In May of 2007 Deutsche Bank’s stock hit an all time high, trading above $150. Then came the financial crisis, which hit the bank particularly hard. A U.S. Senate investigation identified Deutsche as a major contributor to the crisis by foisting billions of dollars of poor quality mortgage-backed securities on investors.
The stock tanked, falling all the way to the low $20s in early 2009. Soon enough though, the bank’s stock recovered — along with many of its peers — climbing to back to the high $70s later that year. But then instead of climbing higher in the decade-long bull market, or even just treading water, Deutsche Bank shares slowly, inexorably spiraled down, trading today at $6.
What happened? Well, pretty much everything — bad that is. Myriad bad decisions were made. The company expanded willy-nilly both in terms of lines of business — including a big, less-than-stellar investment banking group — and geographically. There was all manner of management turnover and a failed proposed merger with Commerzbank.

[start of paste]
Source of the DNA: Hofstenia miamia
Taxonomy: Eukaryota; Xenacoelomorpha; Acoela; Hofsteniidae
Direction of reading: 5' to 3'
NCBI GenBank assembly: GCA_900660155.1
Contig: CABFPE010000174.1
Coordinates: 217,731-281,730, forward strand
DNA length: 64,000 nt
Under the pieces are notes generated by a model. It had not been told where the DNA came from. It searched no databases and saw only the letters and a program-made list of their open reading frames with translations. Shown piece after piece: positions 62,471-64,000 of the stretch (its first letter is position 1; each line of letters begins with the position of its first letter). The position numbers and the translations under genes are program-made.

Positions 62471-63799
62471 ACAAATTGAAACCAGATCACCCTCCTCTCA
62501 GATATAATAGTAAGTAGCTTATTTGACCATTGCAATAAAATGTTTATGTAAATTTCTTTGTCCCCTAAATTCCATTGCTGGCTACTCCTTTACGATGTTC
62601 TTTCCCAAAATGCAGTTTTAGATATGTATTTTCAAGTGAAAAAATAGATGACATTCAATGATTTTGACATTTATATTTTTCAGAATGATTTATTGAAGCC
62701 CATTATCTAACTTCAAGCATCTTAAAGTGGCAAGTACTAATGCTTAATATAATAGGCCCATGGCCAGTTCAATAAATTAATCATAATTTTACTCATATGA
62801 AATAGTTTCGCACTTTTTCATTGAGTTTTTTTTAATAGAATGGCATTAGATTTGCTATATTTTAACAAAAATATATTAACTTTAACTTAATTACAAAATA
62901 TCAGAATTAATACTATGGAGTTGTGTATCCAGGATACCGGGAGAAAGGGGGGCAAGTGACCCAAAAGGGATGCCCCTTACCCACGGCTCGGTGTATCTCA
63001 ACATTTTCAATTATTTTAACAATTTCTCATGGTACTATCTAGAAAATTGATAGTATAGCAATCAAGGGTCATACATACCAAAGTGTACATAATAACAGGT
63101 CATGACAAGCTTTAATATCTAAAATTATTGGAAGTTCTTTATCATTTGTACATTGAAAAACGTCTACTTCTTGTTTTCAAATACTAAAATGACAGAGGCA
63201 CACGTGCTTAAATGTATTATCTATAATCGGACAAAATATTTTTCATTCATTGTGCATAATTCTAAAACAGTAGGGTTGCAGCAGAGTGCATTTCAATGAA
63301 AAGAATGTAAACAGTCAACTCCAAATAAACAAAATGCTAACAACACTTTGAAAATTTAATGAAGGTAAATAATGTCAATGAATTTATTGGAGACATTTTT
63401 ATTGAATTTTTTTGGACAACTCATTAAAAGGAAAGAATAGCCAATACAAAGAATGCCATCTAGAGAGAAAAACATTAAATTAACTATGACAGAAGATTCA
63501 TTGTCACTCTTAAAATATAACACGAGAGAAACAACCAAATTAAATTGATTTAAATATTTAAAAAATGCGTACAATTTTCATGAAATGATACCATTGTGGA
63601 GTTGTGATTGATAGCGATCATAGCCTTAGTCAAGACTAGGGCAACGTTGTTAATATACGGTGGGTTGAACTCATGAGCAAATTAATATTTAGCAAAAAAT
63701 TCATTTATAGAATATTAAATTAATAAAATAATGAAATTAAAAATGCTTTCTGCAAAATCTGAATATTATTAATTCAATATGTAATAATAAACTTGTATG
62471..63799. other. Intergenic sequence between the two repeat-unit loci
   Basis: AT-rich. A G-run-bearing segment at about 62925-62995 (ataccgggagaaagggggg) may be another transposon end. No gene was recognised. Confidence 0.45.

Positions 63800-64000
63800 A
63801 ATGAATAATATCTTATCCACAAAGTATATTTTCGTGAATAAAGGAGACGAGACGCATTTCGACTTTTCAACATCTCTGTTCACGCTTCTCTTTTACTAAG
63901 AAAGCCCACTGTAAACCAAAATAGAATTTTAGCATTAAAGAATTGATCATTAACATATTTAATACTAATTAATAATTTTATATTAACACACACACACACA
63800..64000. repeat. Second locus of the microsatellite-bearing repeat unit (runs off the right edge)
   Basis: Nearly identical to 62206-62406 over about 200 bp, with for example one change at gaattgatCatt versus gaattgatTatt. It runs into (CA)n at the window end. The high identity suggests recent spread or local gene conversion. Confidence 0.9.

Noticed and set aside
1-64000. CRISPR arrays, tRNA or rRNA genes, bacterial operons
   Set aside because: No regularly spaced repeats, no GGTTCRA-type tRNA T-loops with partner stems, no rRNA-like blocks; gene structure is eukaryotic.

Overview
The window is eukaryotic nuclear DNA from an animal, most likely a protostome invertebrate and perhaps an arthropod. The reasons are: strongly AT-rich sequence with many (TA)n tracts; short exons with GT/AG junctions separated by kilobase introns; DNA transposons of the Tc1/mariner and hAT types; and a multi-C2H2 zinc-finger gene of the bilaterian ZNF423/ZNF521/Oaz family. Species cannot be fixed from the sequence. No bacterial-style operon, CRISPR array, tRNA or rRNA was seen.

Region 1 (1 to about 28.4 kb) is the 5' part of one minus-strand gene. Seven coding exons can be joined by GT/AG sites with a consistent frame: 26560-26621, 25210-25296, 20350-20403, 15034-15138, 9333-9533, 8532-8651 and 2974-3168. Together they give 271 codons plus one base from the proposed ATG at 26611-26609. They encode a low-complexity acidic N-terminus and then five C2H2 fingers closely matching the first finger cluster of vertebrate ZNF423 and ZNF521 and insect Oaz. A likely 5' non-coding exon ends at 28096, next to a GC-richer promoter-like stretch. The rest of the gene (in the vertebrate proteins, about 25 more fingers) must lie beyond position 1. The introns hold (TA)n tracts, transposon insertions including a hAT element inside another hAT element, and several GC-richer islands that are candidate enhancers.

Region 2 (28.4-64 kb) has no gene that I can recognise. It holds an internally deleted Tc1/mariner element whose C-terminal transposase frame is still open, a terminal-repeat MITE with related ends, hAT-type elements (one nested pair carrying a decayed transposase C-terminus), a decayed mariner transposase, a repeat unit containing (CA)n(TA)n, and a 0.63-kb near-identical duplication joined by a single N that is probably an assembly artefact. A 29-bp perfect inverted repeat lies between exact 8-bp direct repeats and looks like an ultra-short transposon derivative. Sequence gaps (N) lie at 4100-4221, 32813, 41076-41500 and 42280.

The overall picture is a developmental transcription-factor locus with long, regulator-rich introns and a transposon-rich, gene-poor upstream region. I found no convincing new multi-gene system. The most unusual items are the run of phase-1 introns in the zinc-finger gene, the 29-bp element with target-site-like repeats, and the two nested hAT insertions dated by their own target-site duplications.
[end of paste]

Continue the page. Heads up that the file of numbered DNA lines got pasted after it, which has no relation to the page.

And more recently another significant problem for Deutsche Bank: It is at the center of a number of inquiries into Trump’s financial dealings. Here’s how The New York Times characterized the bank’s relationship with the president:
“Mr. Trump has a long history with Deutsche Bank, the only mainstream financial institution consistently willing to do business with him after a series of defaults left other lenders facing huge losses. Since 1998, the bank has lent him a total of more than $2 billion, and Mr. Trump owed Deutsche Bank more than $300 million at the time he was sworn in as president. The bank is by far his largest creditor, and it possesses a trove of financial records — including portions of his federal tax returns — that it is prepared to provide to congressional investigators.”
It would certainly be accurate to describe this current state of affairs as an overhang.
In 2016, Spiegel Online published a massive investigative story into what went wrong at the bank. The story begins: “Greed, provincialism, cowardice, unfocused aggression, mania, egoism, immaturity, mendacity, incompetence, weakness, pride, blundering, decadence, arrogance, a need for admiration, [and] naiveté…” explain the fall of the bank. Since then the stock has fallen another 50%.
Bottom line: Years of mismanagement at an epic scale.
The fall of an automotive icon
Let’s turn now to Exhibit B, Volkswagen. This high-profile automaker founded in 1937 quickly established itself after World War II as a global powerhouse and an icon of German industrialism. Its quirky Beetle was a big hit in the U.S. in the 1960s and 1970s and the company steadily built market share over the decades until 2015, when VW surpassed Toyota to become the biggest automaker in the world.